In the field of orality/literacy studies, Walter Ong was a sort of godfather. There’s a pun in there, only partly intended, since Ong was a Jesuit priest in addition to being a renowned professor of English literature. Ong argued that the human sensorium was organized in a way that reflected a ratio of senses produced, in part, by environmental factors including the dominant media of the environment. This idea was shared by Marshall McLuhan, among others, McLuhan having supervised Ong’s Masters thesis. The key point to understand about this phenomenon is that the difference between oral/aural cultures and those that have adopted literacy is significant in many ways. Likewise, the difference between electronic cultures and the literate cultures that often preceded them are also significant. Ong writes this in his book Orality and Literacy on pages 67 and 68:
In oral cultures a request for information is commonly interpreted interactively (Malinowski 1923, pp. 451, 470–81), as agonistic, and, instead of being really answered, is frequently parried. An illuminating story is told of a visitor in County Cork, Ireland, an especially oral region in a country which in every region preserves massive residual orality. The visitor saw a Corkman leaning against the post office. He went up to him, pounded with his hand on the post office wall next to the Corkman’s shoulder, and asked, ‘Is this the post office?’ The Corkman was not taken in. He looked at his questioner quietly and with great concern: ‘’Twouldn’t be a postage stamp you were lookin’ for, would it?’ He treated the enquiry not as a request for information but as something the enquirer was doing to him. So he did something in turn to the enquirer to see what would happen. All natives of Cork, according to the mythology, treat all questions this way. Always answer a question by asking another. Never let down your oral guard.
Primary orality fosters personality structures that in certain ways are more communal and externalized, and less introspective than those common among literates. Oral communication unites people in groups. Writing and reading are solitary activities that throw the psyche back on itself. A teacher speaking to a class which he feels and which feels itself as a close-knit group, finds that if the class is asked to pick up its textbooks and read a given passage, the unity of the group vanishes as each person enters into his or her private lifeworld. An example of the contrast between orality and literacy on these grounds is found in Carother’s report (1959) of evidence that oral peoples commonly externalize schizoid behavior where literates interiorize it. Literates often manifest tendencies (loss of contact with environment) by psychic withdrawal into a dreamworld of their own (schizophrenic delusional systematization), oral folk commonly manifest their schizoid tendencies by extreme external confusion, leading often to violent action, including mutilation of the self and of others. This behavior is frequent enough to have given rise to special terms to designate it: the old-time Scandinavian warrior going ‘berserk’, the Southeast Asian person running ‘amok’.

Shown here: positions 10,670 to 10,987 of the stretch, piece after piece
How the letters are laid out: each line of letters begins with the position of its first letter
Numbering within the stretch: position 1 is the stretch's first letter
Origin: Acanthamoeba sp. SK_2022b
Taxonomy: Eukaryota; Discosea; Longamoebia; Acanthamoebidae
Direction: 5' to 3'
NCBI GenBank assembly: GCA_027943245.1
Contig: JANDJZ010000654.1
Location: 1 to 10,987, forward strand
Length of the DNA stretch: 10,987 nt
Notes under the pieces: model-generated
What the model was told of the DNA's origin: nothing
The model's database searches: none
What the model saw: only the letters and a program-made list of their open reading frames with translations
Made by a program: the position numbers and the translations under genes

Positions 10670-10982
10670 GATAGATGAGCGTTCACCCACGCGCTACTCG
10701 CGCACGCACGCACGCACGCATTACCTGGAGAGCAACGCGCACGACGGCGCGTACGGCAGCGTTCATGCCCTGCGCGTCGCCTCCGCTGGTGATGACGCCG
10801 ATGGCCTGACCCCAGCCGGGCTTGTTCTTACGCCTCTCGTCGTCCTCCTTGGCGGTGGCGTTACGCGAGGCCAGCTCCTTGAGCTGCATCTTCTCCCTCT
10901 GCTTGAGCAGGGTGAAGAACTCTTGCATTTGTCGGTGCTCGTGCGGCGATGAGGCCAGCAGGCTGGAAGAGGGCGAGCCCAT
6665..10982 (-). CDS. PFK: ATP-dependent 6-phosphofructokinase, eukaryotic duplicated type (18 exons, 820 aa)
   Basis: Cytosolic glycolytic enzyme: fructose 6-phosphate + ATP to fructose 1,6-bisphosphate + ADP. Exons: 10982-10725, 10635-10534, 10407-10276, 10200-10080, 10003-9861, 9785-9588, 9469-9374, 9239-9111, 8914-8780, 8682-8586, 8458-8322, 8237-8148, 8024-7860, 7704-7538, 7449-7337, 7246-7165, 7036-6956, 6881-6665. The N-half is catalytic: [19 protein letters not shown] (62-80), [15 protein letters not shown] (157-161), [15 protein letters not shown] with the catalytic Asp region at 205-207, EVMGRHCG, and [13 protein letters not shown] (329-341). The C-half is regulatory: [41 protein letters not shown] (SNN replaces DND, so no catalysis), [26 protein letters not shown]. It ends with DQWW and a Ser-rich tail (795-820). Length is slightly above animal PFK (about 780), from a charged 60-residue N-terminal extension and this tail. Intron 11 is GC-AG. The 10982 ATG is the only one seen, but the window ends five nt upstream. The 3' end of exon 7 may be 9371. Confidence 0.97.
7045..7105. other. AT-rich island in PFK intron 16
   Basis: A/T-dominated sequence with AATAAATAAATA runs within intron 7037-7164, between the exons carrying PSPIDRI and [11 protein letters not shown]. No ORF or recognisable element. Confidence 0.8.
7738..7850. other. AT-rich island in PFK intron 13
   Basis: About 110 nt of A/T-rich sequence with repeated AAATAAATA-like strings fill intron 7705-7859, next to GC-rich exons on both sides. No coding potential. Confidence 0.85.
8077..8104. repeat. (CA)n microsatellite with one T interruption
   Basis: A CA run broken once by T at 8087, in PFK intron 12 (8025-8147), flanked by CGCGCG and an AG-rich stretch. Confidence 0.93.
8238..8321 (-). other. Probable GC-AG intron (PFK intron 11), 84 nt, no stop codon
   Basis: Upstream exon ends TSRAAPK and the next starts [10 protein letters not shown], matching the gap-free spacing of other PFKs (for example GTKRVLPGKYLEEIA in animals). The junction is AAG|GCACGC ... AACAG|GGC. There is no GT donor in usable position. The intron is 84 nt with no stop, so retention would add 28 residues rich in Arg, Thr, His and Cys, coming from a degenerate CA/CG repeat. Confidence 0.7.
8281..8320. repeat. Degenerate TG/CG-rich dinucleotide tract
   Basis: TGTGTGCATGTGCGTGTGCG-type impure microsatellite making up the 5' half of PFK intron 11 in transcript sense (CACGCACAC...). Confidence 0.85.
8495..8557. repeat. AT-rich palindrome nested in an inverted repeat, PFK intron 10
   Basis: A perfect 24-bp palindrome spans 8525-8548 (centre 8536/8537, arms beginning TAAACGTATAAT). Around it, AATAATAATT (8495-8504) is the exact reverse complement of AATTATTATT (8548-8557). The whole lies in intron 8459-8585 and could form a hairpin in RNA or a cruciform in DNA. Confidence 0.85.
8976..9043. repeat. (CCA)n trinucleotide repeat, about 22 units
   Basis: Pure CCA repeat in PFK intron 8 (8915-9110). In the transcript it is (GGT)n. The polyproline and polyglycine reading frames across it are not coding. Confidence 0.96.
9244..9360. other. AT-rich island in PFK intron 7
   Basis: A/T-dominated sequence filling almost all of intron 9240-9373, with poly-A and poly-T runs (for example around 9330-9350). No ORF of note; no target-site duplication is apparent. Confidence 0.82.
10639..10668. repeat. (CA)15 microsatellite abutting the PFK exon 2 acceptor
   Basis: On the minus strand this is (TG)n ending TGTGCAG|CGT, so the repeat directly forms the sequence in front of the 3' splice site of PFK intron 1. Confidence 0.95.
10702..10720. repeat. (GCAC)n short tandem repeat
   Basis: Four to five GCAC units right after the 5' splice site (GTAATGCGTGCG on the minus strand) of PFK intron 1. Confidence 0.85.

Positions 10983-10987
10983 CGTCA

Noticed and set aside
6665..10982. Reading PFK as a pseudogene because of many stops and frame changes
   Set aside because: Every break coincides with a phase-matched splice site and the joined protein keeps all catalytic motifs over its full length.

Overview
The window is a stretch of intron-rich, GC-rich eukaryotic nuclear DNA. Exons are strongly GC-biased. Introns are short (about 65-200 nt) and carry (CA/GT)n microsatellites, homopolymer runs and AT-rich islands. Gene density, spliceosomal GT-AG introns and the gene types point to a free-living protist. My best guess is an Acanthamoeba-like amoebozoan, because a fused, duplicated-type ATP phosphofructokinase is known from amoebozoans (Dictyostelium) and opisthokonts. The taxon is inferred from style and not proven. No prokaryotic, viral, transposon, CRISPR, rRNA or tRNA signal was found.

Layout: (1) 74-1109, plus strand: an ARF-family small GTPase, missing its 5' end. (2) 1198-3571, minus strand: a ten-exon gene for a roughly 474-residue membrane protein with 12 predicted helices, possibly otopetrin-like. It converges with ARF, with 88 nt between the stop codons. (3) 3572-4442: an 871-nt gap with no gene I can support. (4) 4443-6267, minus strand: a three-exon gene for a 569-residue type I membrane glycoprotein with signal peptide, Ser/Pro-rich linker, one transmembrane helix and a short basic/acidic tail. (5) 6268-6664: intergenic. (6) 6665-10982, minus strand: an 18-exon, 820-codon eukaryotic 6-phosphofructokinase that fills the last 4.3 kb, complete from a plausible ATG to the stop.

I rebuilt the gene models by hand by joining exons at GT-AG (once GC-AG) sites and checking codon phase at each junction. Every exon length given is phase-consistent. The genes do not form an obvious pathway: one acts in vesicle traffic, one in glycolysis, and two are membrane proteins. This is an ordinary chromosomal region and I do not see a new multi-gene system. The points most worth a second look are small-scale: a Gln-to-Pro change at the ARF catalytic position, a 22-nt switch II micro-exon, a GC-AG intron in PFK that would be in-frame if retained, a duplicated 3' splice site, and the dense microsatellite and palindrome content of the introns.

This way of thinking influences Marshall McLuhan’s work on electronic culture, in which he argues that electronic media have retrieved aspects of oral culture that result in a communal and externalized life. He describes the process as a tribalization, while carefully noting that electronic culture is distinct from oral culture in many ways. You can’t become unliterate once you are literate, for example, and so this 3rd way is something new entirely. (See: Paul Levinson’s Digital McLuhan)
The sociologist Erving Goffman famously wrote in his book The Presentation of Self in Everyday Life that human behavior is divided according to a front stage and back stage. In order to manage the impression an individual makes on others, he/she chooses particular aspects of his/her personality to promote to the front stage or keep hidden in the back stage. Context determines this, by and large, so you might imagine that a vacation to Cancun would be described differently to your party friends than it would be to your parents or grandparents (in general). You would tell your party friends about your drunken collapse in the street and how you woke up next to a parakeet and an empty bottle of tequila, wearing a gorilla suit, while you would censor that part of your trip in favor of the cultural sights you took in when speaking with your family. Some of his other well known work on the subject are Behavior in Public Places: Notes on the Social Organization of Gatherings and Relations in Public: Microstudies of the Public Order, among others.
So, which part of our culture remains private? What part of our interior remains interior in this new existence? What do we choose to exteriorize and in what amount? What form or shape? Read the Wesch article posted to Blackboard and be ready to deal with these things in class on Wednesday, May 29th.